As someone who loves condiments, and pickles in particular, I’ve tried preserved vegetables in various forms from cultures around the world. I’d argue though that no one does pickles quite as well as the Koreans. Kimchi was traditionally prepared during fall in large batches and stored underground in earthenware urns. This was the perfect way to preserve summer vegetables for the long harsh Korean winter.
Like a fine wine, kkakdugi tastes better as it matures. I love that you can enjoy a batch over the course of its fermentation. It starts off vibrant and fresh, like a pungent salad. As the flavors meld, it mellows out, bringing out the sweetness of the gochugaru (chili flakes) and radish. As it continues to mature, lacto-fermenation converts the sugars into lactic acid giving it a distinctly tangy taste and adding a whole new dimension to the humble pickle.
While most recipes have you go straight from salting to pickling your kimchi, I prefer adding a day of drying. This reduces the water content of the radish and gives it a crunchier texture, but you can skip this step for a more tender kkakdugi.
Daikon is a different type of radish, but it’s much easier to find in the US and will work in a pinch. Whatever you use, make sure it’s fresh, otherwise it can have a gritty stringy texture. The skin should be taut and shiny the tops slightly green, and ideally it’ll still have the greens attached to the top (which you can pickle separately to make another kimchi). You should be able to find gochugaru in the Korean section of most Asian grocery stores. Saeujeot is a bit harder to find and you may need to find a Korean grocery store (such as HMart), however if you really can’t find it, belacan or even fish sauce will work.
- Kkakdugi (radish kimchi)
- Crunchy cubes of korean radish pickled in a spicy mixture of chili flakes, scallions, ginger and salted brine shrimp. Kkakdugi is a popular kimchi often paired with soups and stews.
- Skill Level
- 900 grams Korean radish (daikon is a little different but works)
- 1 tablespoon sea salt
- 1/2 cup chopped scallions about 3-4 scallions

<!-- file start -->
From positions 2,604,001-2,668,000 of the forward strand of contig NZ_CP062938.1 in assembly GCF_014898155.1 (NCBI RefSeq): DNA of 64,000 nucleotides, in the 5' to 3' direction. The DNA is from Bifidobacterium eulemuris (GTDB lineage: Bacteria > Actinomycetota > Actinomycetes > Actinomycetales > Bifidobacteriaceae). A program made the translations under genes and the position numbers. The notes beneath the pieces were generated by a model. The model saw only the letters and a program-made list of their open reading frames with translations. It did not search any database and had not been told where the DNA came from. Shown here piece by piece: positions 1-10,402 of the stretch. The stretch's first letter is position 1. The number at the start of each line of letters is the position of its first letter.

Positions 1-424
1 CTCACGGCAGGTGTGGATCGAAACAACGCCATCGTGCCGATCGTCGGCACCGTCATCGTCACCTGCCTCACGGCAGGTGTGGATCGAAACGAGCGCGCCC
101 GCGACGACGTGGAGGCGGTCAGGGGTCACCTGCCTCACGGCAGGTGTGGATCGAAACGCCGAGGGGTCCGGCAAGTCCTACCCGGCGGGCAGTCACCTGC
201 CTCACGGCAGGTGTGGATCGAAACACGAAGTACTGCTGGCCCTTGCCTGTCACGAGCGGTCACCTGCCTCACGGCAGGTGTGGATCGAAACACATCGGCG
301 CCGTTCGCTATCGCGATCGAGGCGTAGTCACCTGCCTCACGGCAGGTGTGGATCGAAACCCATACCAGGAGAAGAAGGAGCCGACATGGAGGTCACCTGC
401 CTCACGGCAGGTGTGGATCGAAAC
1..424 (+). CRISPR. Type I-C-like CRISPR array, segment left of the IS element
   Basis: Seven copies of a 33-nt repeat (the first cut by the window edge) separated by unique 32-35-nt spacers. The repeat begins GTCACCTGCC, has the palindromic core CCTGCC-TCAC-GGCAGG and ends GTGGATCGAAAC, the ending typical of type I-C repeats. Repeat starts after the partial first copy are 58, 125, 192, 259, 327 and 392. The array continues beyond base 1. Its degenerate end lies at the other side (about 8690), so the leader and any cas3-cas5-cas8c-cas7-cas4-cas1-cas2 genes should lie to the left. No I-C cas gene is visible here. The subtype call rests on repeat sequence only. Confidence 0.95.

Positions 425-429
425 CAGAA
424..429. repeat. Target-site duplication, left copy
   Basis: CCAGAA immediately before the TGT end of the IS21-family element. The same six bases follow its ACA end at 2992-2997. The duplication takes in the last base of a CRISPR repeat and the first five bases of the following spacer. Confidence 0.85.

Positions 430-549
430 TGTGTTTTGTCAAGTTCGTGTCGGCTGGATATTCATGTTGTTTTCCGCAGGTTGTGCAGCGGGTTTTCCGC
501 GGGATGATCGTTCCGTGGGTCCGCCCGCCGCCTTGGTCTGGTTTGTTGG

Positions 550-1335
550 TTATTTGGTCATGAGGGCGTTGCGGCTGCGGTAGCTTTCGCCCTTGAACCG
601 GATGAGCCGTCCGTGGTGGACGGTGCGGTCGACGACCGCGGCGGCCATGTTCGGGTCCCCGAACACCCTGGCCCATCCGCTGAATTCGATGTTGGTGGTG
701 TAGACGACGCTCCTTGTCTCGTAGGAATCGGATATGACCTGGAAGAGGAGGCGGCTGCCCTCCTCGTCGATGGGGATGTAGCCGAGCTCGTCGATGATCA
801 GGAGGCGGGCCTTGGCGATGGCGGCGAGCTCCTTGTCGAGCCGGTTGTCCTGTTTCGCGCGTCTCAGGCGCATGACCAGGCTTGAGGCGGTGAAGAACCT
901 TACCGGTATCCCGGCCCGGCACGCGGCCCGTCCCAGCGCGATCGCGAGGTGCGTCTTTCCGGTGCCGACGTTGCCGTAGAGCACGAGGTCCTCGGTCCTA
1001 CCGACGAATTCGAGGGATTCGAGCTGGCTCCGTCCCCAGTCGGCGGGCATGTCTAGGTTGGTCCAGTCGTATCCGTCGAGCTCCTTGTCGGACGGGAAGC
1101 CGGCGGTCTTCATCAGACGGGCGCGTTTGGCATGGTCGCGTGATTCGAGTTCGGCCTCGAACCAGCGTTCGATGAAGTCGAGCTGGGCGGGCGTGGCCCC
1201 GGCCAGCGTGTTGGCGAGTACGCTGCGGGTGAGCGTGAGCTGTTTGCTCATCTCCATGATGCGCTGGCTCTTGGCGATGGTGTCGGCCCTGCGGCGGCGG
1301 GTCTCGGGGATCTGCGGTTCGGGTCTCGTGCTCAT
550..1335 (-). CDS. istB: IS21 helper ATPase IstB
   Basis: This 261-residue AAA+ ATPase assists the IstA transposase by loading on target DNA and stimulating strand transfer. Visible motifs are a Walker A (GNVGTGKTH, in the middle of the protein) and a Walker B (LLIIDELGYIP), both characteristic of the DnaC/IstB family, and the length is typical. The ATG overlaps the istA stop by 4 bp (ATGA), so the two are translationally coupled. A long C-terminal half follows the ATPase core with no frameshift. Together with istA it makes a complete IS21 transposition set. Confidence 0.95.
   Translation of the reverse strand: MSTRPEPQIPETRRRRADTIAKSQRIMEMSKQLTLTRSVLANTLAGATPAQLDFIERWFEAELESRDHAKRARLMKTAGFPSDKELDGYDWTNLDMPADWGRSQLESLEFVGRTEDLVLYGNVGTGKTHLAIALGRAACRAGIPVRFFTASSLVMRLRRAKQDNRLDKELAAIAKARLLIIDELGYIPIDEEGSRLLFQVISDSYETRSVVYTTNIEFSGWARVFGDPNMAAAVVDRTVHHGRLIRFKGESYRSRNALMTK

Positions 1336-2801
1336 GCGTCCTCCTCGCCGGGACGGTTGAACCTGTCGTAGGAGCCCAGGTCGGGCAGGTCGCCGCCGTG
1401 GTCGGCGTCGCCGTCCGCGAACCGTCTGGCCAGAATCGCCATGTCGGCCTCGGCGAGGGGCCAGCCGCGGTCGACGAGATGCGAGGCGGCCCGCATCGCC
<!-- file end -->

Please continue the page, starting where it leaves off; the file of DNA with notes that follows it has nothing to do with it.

- 1/2 cup gochugaru more if you like it spicy
- 1/4 cup reserved radish liquid
- 3 large cloves garlic grated
- 1 teaspoon ginger - fresh grated
- 1 tablespoon dark brown sugar
- 1 teaspoon Saeujeot salted brine shrimp (belacan or fish sauce also work)
- Wash the radish thoroughly. You can peel if if you like, but I like leaving the skin on because it adds a nice texture.
- Cut the ends off the radishes and stand them upright. Slice into 4 even slices (about 1/2" thick). Place each slice flat on the cutting board and slice 4 times lengthwise to make 4 sticks about 1/2" in diameter. Turn the sticks 90 degrees and slice the them into 1/2" cubes.
- Add the cubed radish into a Ziploc bag along with the salt and toss to coat. Seal the bag and leave it at room temperature for 24 hours to allow moisture to seep out.
- Put down a layer of paper towels on a large wire rack and squeeze the radish before laying them out on the rack, saving the liquid in the bag for the next step. Cover with a single layer of paper towels and let them dry for 24 hours in a breezy place.
- To make the the Kkakdugi, add the scallions, gochugaru, radish liquid, garlic, ginger, brown sugar, and Saeujeot to a large bowl and stir well until combined. Add the dried radish and stir to coat evenly.
- Transfer to a container . If you use glass, be sure not to tighten the lid too tight as the radish will release gasses as it ferments. Let the kimchi ferment in the fridge for at least a week. The kimchi will naturally turn tart as it ferments, so this is a desirable quality.